How to Understand Our Availability
When placing an order, you’ll have greater success getting what you want when you want if you know how to read our availability chart.
Reading the Availability Chart
The availability chart shows our current availability. The numbers you are seeing are live. Just because you see something now doesn’t mean it will be there in five minutes. Orders are coming in all the time, and we have customers in many time zones.
When you put something in your shopping cart, it is reserved for you for 20 minutes from your last activity on our site. So when you select 100 Alternanthera, it’s yours unless you leave the page and watch a sitcom on Netflix before coming back.
For each item you see the date of the ship week. This is the Monday of the week that we will ship your plants. However, we ship through Wednesday. So an order for a ship week of 11/26 could be sent on the 26th, 27th, or 28th.
Shipping everything before Thursday ensures you get your plants before the end of the work week. We want you to have time to unbox them and get them settled into their new home.
Across the grid you see the availability numbers. Each item has projections for individual weeks. Unlike Amazon, these numbers aren’t concrete. We’re working with living things, which aren’t always predictable. That’s why we keep our projections fairly conservative.
Our numbers typically increase throughout the season when the stock performs better than original expectations. As customers book orders, the numbers go down.
Our rooted cutting availability is driven mostly by the availability of unrooted cuttings. We take the number of cuttings that are available to us at this moment and add in a lead time based on how long it takes to get the plant ready. We also adjust for expected crop loss.
The average lead time from sticking a cutting in soil until it’s ready to ship is five weeks. So, if we have 1,000 unrooted cuttings available to us now, we will calculate that out to having about 1,000 plants available as rooted cuttings five weeks later.
However, it would be slightly less because we expect some loss. (We’re good, but no one’s perfect!)
That leads us to the fact that the unrooted cuttings you see on our chart are the same cuttings that are being projected out as rooted cuttings five weeks later. So…
Unrooted cutting availability is affected by both rooted and unrooted orders. It’s our unrooted inventory that is generating our rooted liners.
So if we sell 200 rooted, they come off of the unrooted as well. But not from the same week. The five-week lead time means we are removing the unrooted cuttings from the ship week five weeks prior to the rooted order.
All of our unrooted cuttings come from plants we stock here. That’s how we are able to forecast what is available. However, we don’t take any cuttings until we get the orders. Cuttings are delicate and must be received quickly.
Because of this, the current week’s availability will typically roll off sometime on Wednesday. At that point, it’s too late to take a new order and get it shipped out on time.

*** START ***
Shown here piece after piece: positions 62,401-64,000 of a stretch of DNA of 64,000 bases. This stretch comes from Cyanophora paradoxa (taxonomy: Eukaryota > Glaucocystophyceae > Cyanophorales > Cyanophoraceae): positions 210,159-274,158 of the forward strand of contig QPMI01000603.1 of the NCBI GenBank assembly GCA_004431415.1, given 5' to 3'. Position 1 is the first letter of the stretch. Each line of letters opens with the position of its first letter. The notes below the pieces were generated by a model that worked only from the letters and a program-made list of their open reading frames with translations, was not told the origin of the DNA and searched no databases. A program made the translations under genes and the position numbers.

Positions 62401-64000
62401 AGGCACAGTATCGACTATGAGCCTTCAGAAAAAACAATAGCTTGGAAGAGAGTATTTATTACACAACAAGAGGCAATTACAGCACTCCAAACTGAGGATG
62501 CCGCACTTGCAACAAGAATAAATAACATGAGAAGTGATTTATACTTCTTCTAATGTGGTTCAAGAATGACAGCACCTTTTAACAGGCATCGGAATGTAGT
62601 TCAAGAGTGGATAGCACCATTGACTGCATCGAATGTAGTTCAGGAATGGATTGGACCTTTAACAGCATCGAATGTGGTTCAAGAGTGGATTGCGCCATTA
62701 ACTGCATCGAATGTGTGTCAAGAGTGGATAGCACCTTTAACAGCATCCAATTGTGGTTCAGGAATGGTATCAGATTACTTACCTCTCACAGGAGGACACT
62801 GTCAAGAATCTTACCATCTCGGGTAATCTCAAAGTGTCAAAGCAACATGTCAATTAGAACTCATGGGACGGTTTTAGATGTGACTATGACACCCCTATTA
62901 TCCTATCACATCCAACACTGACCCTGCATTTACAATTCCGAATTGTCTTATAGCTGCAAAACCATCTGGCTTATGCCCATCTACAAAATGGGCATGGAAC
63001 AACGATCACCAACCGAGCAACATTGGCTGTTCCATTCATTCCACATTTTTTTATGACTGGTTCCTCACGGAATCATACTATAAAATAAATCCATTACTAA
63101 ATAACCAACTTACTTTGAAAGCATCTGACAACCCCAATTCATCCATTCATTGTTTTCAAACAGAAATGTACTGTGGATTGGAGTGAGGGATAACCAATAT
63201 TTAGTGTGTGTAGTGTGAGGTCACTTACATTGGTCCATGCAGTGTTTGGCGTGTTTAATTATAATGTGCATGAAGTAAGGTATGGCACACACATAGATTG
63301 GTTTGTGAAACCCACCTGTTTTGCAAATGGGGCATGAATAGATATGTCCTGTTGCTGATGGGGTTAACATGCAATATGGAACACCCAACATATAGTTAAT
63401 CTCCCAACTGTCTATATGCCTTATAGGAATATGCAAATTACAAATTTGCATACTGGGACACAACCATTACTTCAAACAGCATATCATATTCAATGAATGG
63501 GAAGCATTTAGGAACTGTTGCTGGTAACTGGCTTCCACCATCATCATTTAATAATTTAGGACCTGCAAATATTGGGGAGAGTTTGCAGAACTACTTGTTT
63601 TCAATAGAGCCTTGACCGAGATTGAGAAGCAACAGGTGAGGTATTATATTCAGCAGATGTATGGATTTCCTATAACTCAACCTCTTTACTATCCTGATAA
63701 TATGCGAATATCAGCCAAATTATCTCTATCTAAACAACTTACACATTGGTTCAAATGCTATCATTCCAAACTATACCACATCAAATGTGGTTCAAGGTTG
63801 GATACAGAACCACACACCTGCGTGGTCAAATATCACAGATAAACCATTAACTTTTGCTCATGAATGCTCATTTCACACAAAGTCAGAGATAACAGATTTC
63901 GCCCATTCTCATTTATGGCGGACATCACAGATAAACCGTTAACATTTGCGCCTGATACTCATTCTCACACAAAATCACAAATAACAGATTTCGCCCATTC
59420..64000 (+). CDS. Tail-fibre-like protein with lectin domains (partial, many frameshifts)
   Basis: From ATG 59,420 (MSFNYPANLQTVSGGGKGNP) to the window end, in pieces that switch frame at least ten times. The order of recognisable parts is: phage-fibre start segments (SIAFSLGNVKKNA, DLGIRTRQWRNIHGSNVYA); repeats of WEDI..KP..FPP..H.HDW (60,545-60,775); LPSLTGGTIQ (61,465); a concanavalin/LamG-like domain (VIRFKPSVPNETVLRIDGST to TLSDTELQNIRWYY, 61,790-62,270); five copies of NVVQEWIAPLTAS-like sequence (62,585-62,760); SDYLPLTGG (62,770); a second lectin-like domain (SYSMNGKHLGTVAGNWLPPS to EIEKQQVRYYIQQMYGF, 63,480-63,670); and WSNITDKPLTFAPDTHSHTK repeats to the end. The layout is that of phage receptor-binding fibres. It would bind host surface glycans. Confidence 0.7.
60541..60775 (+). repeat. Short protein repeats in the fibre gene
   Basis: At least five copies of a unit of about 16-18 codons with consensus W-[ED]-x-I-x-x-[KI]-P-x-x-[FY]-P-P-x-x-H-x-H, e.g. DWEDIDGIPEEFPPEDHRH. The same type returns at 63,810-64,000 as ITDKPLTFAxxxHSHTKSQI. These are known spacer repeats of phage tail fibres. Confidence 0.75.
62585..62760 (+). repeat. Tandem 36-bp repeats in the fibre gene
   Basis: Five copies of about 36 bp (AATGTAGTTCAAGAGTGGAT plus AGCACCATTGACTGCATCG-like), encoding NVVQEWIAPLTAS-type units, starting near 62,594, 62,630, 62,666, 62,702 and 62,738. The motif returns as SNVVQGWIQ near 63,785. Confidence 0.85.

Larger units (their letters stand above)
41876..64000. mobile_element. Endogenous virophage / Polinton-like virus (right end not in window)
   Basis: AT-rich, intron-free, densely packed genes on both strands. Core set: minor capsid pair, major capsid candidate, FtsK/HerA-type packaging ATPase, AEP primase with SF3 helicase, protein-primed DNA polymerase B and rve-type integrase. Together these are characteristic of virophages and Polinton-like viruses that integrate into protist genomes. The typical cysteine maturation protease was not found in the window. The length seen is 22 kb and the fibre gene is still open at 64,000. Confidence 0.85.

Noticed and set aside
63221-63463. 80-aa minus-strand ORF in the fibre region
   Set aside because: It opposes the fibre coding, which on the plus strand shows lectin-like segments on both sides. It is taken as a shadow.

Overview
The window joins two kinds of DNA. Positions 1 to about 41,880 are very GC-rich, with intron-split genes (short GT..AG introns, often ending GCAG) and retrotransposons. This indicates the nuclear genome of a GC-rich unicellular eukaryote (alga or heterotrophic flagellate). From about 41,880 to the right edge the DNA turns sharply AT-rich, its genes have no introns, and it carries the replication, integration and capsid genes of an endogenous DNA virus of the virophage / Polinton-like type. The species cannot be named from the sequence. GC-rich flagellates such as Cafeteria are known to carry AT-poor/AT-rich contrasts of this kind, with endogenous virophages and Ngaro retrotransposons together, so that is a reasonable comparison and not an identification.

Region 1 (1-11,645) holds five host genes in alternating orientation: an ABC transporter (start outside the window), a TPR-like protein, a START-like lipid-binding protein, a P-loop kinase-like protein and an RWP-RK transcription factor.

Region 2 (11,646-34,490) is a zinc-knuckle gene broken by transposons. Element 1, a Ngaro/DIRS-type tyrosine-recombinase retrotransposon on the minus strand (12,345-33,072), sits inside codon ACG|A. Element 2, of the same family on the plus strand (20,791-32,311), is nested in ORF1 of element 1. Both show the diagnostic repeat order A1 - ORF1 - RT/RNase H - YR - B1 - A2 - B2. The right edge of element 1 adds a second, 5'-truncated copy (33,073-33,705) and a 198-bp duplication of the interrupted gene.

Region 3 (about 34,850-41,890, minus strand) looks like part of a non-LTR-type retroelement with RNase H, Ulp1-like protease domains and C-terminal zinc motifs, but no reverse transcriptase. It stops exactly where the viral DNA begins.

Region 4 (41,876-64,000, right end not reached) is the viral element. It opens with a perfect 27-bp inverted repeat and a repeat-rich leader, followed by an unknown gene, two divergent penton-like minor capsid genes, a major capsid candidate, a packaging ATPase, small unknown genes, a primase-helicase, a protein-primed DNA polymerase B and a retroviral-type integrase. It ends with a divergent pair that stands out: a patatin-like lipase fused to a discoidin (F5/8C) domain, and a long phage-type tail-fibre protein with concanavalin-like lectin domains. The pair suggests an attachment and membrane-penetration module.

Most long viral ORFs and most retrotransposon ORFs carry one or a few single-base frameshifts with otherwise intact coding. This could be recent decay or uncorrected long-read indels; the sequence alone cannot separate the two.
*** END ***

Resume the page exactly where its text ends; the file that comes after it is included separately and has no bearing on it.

Remember how we factor in some crop losses? Sometimes things go really well, and we end up with extra plants at the end of the week.
After the current week’s shipping is done, we recount our inventory. (This typically happens on Thursday or Friday.) Any overages are made immediately available for order the next week.
When looking at our chart, you can know that plant numbers shown in the first two weeks of the table are on the bench, ready to go.
Plants beyond that are based on cutting forecasts. We will not plant these unless we have an order. And if someone orders unrooted cuttings for this week, the future numbers on rooted will drop.
Another thing that can cause fluctuating numbers is availability from our outside sources. Some of our stock is local, but some (especially patented plants) come from cuttings we buy in.
Occasionally we may take an order here, only to contact our supplier and find out they no longer have the numbers we were originally given.
As a side note, because we have to source the cuttings for patented plants, they have an extra lead time built in. For instance, that is why you may see some Calibrachoa available sooner than others. We have to add up to three additional weeks from the time you make your order until the time they are ready to ship.
Finalizing Your Order
Now you have a general idea of what you want to order, and how much of it is available. When should you place and finalize your order?
The best time to check our availability is late Thursday, or Friday morning. Often, we send out an email to let you know we’ve finished updating it. (Not on our email list? You can sign up here.)
When placing your order, try to order from the same week. This helps you meet order minimums. The earlier in the season you order, the easier this is to do.
Most of our inventory is available at that time. If you wait too long, crops start selling out, and it’s harder to get everything you want off of the same ship week.
But what if you can find almost everything you want, save one or two plants? That’s ok. Go ahead and place your order, then email the office and ask if we can add that specific item.
We can’t ship plants from weeks that are farther out, but if there are plants available from an earlier week, sometimes we can be creative and hold them until your order.
Usually, we can’t, because the quality would go down. But it never hurts to ask!
If you have trouble finding something, please don’t hesitate to contact us. We’ll be glad to help you.
If you find the plant you are looking for, but all you see is a line of zeros, then it is likely that we are sold out for that time period.
Ultimately, when looking at our numbers, what you see at home is what we see in our office.